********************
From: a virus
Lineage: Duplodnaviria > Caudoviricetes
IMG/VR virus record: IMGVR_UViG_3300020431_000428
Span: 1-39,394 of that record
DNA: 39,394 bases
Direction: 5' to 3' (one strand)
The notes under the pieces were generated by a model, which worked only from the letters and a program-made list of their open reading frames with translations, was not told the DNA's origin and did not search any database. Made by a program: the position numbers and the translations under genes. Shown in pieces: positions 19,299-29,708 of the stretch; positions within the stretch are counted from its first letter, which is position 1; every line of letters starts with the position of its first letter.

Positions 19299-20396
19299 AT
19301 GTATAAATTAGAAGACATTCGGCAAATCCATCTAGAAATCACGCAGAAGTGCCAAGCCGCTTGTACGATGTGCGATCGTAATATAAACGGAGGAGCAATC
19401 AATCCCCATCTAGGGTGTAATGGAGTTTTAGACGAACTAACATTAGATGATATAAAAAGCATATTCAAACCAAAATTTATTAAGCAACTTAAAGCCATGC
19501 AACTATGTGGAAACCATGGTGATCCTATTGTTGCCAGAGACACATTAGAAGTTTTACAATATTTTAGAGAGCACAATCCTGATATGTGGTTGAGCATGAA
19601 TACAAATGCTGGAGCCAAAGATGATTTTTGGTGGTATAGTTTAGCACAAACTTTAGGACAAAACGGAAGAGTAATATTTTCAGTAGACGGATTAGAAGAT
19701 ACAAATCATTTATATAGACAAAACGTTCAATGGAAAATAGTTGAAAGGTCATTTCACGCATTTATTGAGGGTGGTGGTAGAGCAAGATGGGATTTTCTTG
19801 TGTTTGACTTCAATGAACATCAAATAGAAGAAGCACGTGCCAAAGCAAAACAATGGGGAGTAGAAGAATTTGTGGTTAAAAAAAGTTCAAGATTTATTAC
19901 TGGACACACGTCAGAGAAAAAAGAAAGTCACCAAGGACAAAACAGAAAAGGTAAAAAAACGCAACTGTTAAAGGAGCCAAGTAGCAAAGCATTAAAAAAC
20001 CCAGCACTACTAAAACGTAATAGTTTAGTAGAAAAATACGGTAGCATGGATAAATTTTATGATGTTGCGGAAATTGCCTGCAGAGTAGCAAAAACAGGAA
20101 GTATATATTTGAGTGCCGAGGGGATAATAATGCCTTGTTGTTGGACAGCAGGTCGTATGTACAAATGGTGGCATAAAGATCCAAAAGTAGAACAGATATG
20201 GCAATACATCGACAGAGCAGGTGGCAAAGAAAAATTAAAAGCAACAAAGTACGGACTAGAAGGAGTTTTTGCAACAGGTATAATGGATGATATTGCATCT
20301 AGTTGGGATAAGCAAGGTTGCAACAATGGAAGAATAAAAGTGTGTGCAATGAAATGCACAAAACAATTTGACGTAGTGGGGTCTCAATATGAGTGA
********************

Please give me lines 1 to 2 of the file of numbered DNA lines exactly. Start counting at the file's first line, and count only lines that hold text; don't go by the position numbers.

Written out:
From: a virus
Lineage: Duplodnaviria > Caudoviricetes